“And now go to; I will tell you what I will do to My vineyard: I will take away the hedge thereof, and it shall be eaten up; and break down the wall thereof, and it shall be trodden down: and I will lay it waste: it shall not be pruned, nor digged; but there shall come up briers and thorns: I will also command the clouds that they rain no rain upon it. For the vineyard of the Lord of hosts is the house of Israel, and the men of Judah His pleasant plant: and He looked for judgment, but behold oppression; for righteousness, but behold a cry.” Isaiah 5:3-7. “The diseased have ye not strengthened, neither have ye healed that which was sick, neither have ye bound up that which was broken, neither have ye brought again that which was driven away, neither have ye sought that which was lost; but with force and with cruelty have ye ruled them.” Ezekiel 34:4. AA 15.3Read in context »
Following a Self-established Standard—Many, many are trusting to their own righteousness. They set up a standard for themselves and do not submit to the will of Christ and allow Him to clothe them with the robe of His righteousness. They form characters according to their own will and pleasure. Satan is well pleased with their religion. They misrepresent the perfect character—the righteousness—of Christ. Themselves deceived, they deceive others. They are not accepted of God. They are liable to lead other souls into false paths. They will at last receive their reward with the great deceiver—Satan.—Manuscript 138, 1902. 1MCP 41.1Read in context »
With all these minute and burdensome exactions it was a practical impossibility for the people to keep the law. The great principles of righteousness set forth in the Decalogue, and the glorious truths shadowed in the symbolic service, were alike obscured, buried under a mass of human tradition and enactment. Those who were really desirous of serving God, and who tried to observe the whole law as enjoined by the priests and rulers, groaned under a heavy burden. PK 709.1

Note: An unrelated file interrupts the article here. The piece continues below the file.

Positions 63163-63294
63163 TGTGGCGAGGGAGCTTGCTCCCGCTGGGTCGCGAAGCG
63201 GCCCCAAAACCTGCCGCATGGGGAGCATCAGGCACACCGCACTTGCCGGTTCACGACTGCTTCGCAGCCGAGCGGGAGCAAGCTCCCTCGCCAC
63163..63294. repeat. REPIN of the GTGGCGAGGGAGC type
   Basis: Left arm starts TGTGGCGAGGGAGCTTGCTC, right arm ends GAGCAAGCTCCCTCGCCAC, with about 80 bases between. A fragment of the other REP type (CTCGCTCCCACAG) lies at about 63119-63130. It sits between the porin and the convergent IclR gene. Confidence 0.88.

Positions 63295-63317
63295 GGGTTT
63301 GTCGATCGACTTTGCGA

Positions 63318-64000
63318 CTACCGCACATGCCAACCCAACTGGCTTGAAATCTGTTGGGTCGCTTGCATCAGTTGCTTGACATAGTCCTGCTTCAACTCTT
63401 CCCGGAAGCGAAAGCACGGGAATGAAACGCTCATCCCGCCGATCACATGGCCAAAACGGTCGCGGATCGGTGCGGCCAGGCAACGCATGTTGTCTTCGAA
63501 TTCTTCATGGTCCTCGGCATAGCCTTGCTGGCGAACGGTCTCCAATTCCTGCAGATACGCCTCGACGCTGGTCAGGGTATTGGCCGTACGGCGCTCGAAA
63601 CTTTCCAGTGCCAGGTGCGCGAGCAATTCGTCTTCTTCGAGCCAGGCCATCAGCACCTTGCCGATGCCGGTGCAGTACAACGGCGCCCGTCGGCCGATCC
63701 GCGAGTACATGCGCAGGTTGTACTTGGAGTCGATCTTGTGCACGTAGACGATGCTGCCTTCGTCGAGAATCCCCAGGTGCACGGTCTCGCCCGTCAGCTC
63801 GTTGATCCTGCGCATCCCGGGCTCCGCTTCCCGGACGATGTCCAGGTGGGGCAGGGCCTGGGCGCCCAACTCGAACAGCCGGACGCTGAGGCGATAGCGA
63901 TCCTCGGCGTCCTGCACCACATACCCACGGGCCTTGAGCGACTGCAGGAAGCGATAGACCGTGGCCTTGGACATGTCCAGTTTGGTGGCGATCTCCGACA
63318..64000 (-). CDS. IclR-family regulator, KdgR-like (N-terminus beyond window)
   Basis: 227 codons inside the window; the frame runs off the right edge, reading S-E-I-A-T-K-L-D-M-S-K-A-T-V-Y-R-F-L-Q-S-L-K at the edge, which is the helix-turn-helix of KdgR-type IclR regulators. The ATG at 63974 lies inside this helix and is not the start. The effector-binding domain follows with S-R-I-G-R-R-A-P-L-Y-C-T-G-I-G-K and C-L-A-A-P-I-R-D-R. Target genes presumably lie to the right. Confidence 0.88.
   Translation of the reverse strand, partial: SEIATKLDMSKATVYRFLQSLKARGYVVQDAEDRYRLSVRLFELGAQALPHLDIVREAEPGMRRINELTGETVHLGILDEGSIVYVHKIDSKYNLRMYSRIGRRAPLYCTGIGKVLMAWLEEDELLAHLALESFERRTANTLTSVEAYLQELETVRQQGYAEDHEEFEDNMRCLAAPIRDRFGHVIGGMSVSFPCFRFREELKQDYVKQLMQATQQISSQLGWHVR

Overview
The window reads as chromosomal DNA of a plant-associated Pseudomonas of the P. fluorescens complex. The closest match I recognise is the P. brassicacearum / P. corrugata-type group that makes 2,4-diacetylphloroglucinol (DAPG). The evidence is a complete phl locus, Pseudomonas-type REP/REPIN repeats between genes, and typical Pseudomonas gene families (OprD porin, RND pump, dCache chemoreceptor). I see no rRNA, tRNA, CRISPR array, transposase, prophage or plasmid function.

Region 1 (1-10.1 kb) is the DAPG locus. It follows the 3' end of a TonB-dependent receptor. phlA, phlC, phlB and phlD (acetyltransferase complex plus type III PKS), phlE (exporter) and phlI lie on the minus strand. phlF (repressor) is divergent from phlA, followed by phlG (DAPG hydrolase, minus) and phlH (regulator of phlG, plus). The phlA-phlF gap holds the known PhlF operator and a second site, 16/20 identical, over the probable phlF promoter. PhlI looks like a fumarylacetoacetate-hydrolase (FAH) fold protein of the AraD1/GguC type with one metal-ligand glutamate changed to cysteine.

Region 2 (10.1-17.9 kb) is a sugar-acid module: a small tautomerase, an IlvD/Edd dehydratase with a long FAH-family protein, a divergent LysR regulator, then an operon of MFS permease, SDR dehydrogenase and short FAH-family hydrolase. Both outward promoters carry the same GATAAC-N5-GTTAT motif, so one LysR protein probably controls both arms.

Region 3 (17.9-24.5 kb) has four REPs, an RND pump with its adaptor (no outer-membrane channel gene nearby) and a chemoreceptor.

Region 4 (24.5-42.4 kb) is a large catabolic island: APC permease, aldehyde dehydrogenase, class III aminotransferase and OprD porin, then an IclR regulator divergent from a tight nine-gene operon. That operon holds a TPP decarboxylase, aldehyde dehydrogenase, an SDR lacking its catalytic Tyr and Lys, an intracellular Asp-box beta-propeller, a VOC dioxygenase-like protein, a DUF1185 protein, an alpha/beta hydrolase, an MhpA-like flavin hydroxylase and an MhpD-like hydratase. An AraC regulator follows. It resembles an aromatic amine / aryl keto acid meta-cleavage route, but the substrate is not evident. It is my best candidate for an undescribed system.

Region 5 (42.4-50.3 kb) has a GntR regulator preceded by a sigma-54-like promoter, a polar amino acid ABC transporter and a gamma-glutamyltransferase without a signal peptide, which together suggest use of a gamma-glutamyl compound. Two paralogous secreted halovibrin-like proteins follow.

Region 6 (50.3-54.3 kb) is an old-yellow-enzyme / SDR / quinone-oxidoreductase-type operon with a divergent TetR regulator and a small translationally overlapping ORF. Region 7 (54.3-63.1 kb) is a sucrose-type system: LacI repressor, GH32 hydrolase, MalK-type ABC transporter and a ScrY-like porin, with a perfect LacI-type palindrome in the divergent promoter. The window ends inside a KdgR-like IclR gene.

As a nation, the people of Israel, while desiring the advent of the Messiah, were so far separated from God in heart and life that they could have no true conception of the character or mission of the promised Redeemer. Instead of desiring redemption from sin, and the glory and peace of holiness, their hearts were fixed upon deliverance from their national foes, and restoration to worldly power. They looked for Messiah to come as a conqueror, to break every yoke, and exalt Israel to dominion over all nations. Thus Satan had succeeded in preparing the hearts of the people to reject the Saviour when He should appear. Their own pride of heart, and their false conceptions of His character and mission, would prevent them from honestly weighing the evidences of His Messiahship. PK 709.2
For more than a thousand years the Jewish people had waited the coming of the promised Saviour. Their brightest hopes had rested upon this event. For a thousand years, in song and prophecy, in temple rite and household prayer, His name had been enshrined; and yet when He came, they did not recognize Him as the Messiah for whom they had so long waited. “He came unto His own, and His own received Him not.” John 1:11. To their world-loving hearts the Beloved of heaven was “as a root out of a dry ground.” In their eyes He had “no form nor comeliness;” they discerned in Him no beauty that they should desire Him. Isaiah 53:2. PK 710.1Read in context »
Jesus proceeded to show His hearers what it means to keep the commandments of God—that it is a reproduction in themselves of the character of Christ. For in Him, God was daily made manifest before them. MB 55.1Read in context »